Just 2nd best?

Andrew Flintoff celebrates England's first win of 2007, England v New Zealand, CB Series, 3rd match, Hobart, January 16, 2007I have to admit to a certain disappointment in England’s victory over New Zealand. While it was a thrilling finish and I was certainly handsomely rewarded for my attention, I was grimly predicting a series without a win.

In a way, much more could have been taken from a tour duck then if we go on to beat New Zealand in the triangular series and loose again and again to Australia. Abject defeat might disturb the torpor which has becalmed the England selection and managment since the Ashes ’05.

The possibility of beating New Zealand with some consistency and finishing second would allow the powers to continue to say that we are actually fine, it is just that Australia are scandalously good at cricket.

I certainly would not have said so. But looking at it, there is some defense in this claim – we did just beat New Zealand who are ranked 3 places ahead of us.

We did also draw with Pakistan in the summer, ranked another three places ahead of them.

Our Test thrashing of Pakistan in August (and the Oval debacle notwithstanding, it was a thrashing) without Flintoff, Vaughan et al showed what we can do to the supposed ‘next best’ after Australia and us.

Some lessons have already been learned from the Ashes. For a start, the selection of Vaughan as Captain has finally shown that Graveny and co, if not Fletcher, have understood that this is a specialist position and one England cannot function without.

Michael Vaughan celebrates another wicket and another catch, England v New Zealand, CB Series, 3rd match, Hobart, January 16, 2007It is no coincidence that England won, Flintoff batted like the man of old and even Jimmy Anderson bowled well. These all happened after Vaughan had time to reassert his authority (and take three catches). A similar surge in form happened when Vaughan first took over against South Africa.

In the modern game there is an obsession with the all-rounder.

The endless hunt for a batting keeper to replace Alec Stewart is still going on, and Fletcher feels justified in picking Gilo over Monty for a mythical 10 extra runs.

What England have learned the very, very hard way this winter is that you cannot become a leader, you either are or you are not. Flintoff is not a leader of men. His captaincy was a costly mistake and one that should have been avoided after seeing the ability of Strauss over the summer.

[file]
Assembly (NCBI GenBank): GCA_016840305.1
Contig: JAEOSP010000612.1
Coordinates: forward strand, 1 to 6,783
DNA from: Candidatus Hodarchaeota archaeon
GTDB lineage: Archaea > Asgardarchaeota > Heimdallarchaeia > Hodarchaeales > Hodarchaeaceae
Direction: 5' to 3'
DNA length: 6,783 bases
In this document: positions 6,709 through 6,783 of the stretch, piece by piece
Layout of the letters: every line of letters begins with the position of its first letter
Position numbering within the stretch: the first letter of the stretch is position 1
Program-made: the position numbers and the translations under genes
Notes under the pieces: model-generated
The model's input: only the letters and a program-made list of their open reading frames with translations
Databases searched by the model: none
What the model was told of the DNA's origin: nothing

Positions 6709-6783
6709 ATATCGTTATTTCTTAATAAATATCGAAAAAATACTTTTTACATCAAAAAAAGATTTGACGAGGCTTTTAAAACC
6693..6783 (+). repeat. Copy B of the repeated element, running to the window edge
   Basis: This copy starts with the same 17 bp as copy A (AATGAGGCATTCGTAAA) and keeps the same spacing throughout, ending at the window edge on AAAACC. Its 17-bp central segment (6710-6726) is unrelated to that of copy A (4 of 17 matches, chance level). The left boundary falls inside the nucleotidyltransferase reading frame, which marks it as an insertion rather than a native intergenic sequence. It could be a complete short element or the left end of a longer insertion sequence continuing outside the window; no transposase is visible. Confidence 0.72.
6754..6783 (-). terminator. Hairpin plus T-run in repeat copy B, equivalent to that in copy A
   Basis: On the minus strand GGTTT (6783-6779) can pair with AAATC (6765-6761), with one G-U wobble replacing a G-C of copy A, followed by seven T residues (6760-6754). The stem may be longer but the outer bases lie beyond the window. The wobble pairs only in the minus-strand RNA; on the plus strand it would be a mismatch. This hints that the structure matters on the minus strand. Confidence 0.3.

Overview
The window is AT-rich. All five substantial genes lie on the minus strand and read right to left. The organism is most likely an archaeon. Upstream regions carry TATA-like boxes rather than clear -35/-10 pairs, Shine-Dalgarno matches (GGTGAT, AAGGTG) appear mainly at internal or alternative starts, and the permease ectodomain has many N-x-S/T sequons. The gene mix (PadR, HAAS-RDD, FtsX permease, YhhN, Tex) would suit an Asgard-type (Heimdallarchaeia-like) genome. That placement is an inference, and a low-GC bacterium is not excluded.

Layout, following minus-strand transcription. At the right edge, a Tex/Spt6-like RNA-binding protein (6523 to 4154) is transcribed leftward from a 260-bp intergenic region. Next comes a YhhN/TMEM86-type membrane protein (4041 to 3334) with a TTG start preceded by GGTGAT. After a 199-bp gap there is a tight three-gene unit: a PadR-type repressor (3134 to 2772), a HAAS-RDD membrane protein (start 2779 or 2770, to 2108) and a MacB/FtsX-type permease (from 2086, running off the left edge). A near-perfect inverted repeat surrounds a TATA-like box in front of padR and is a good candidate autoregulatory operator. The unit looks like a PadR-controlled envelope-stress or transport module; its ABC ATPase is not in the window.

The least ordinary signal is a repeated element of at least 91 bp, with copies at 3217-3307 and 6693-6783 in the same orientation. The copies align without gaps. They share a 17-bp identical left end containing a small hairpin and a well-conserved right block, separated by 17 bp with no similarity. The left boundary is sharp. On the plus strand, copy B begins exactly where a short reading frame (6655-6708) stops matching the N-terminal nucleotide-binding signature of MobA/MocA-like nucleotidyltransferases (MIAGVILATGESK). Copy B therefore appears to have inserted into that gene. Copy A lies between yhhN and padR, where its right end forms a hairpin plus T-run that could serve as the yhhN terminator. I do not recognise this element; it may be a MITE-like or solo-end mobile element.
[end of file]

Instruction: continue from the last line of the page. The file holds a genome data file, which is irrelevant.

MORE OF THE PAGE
Now that Vaughan is back in the team – and more importantly holding Fletcher’s lead again – we might get a better picture of how good England really are.


3 thoughts on “Just 2nd best?

  1. England won the Ashes in 2005 because they had the right mix of killer instinct and determination to win. Many commentators more erudite and knowledgable than this correpondent have made the point that they came to Australia with a degree of complacency, of resting on their laurels and simply not getting enough match practice in. And of course Vaughan makes a much better captain.

    Since 2005, Punter and his boys have thought of nothing else than regaining the Ashes, and this started immediately by examining how they lost them in the first place, without histrionics or threats to sack the coach and/or captain.

    This year, normal service appears to have been restored, with Australia playing to win and England playing in the hope of not losing.

    Get back the killer instinct, believe in yourselves and play to win for heaven’s sake. Despite uproar over the whitewash, most honest Australian cricket fans would agree that it is more exciting to watch a closely fought series (won by Australia in the last over of the last test of course) than a walkover.

  2. I agree entirly, it was the killer instinct and flinty dertermination that saw off South Africa when Vaughan first came in, it held the squad together during the Zimbabwe debacle and crushed the Windies – leading to the Ashes. As soon as Vaughan dropped out the results tailed off.

    England are not a one man team but the only preform with a Captain who DEMANDS respect and treats them like professionals. Flintoff is everyone’s mate and drinking buddy. It was a most unwelcome flashback to the David Gower years.

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